Comic Judgment: Superboy #1

Superboy #1
Writer: Jeff Lemire
Art: Pier Gallo, Jamie Grant (colors), Rafael Albuquerque (cover)
Letters: John J. Hill

Nice shirt.

You needn’t be invested in Conner Kent to enjoy Superboy #1, and it’s a good thing, because I wasn’t. There’s no pretense or hyperbole in this inaugural issue; just an enjoyable story, attractively presented. That isn’t intended as damning with faint praise. There are plenty of middling titles on comic shelves, so when an issue is pleasantly diverting and pleasing to the eye, I consider it a success. Not everything has to be Ex-Machina.

Superboy #1 is lucky to have writer Jeff Lemire, who makes Conner realistically likable. Conner’s origin as a test-tube experiment would make anyone a tad confused and angst-ridden, but in comics past, I found him grating at best. The character grew on me in the first several issues of Adventure Comics, and it’s charming to see him all peaceful and Zen here, looking out on an endless Kansas wheat field with his ace, Krypto. (For the record, I think everybody should have a flying dog with a red cape.) He’s very much at home in Smallville, the town he once scorned, and he dotes on his caretaker, the unflappable Ma Kent. There’s even a nice girl at Smallville High who’s sweet on him (Lori Luthor!), and a funny, brainy sidekick with a Dragonball Z-inspired hairdo.

Lemire doesn’t belabor the introduction, but he neatly defines Conner’s character for the uninitiated. The Phantom Stranger nearly steals the show early on, appearing out of nowhere to (of course) bring ominous tidings. After a startled Conner addresses him in classic teen-speak, TPS responds with hilarious formality: “What is ‘up,’ is that I have traveled very far to see you … Here … Today.”

Illustrator Pier Gallo is such a good pick for this title and its wide-open spaces setting. Enhanced by Jamie Grant’s subtle coloring, Gallo’s style is fresh and detailed without being too fussy, and the opening visuals are instantly inviting. There’s also a cool showdown with Parasite, and the way Conner handles this threat is both clever and impressively executed. Who knew a single grain of wheat could be so mesmerizing … and powerful?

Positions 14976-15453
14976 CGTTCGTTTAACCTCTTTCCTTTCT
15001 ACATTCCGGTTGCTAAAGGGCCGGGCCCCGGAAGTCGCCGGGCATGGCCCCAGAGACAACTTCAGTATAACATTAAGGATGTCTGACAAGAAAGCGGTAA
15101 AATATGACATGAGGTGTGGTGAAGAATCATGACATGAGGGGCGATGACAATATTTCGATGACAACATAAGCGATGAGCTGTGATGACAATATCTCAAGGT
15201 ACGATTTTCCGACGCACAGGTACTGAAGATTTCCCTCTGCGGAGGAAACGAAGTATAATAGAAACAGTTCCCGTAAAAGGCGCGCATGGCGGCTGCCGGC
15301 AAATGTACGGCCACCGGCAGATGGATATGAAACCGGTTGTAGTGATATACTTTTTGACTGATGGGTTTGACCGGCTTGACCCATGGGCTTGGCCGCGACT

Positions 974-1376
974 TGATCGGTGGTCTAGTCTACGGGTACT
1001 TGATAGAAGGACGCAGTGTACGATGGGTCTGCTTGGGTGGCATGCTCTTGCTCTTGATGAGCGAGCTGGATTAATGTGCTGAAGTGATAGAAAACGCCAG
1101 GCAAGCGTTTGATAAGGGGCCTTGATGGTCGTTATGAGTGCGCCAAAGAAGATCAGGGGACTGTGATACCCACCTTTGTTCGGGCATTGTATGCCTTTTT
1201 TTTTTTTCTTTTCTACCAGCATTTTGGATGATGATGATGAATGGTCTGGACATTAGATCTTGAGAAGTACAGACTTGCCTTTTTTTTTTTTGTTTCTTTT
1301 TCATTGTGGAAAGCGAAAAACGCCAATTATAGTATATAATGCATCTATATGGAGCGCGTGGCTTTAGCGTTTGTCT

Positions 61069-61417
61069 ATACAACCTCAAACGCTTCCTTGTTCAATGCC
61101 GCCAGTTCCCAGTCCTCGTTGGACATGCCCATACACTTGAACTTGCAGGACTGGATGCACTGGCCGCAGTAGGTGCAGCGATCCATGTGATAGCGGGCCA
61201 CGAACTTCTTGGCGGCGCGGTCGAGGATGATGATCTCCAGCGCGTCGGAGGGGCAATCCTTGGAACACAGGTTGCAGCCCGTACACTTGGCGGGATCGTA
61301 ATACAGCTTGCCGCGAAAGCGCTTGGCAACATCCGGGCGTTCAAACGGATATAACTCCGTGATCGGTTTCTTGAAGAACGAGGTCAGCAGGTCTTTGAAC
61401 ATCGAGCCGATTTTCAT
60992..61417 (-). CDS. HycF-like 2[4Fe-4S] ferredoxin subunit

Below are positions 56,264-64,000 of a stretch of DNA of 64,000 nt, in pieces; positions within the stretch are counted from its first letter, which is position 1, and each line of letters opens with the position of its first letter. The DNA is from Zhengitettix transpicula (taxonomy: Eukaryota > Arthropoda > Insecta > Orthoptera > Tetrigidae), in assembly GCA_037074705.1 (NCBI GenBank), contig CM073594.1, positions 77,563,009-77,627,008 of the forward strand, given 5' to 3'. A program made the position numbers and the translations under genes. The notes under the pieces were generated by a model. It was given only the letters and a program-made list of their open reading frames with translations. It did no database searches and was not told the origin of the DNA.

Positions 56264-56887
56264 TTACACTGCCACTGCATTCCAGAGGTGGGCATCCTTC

Superboy #1 is undeniably appealing, but is it worth buying if your pull list, like mine, is already out of control? I’d say this first issue earns its keep with the stunning Rafael Albuquerque cover alone, but I’m undecided about whether to add it to the wallet-draining, monthly pile. However, if you’re jonesing for a sincere, highly readable superhero comic, you could do a whole lot worse.

Comic Judgment: Titans, Together!

Teen Titans #88
Writer: J.T. Krul
Art: Nicola Scott, Doug Hazlewood (ink), Jason Wright (color), Adam Hughes (variant cover)
Letters: Sal Cipriano

Adam Hughes variant cover

When I got back into comics several years ago, I fell hard for Geoff Johns’ Teen Titans. I’d enjoyed the Wolfman/Perez stuff back in the day, and it seemed to me that Johns’ modern incarnation struck all the right notes. There was real chemistry among the characters, a good mix of the funny and the serious, and Johns never tried too hard to write “youth” dialogue. Mike McKone’s artwork? Wonderful.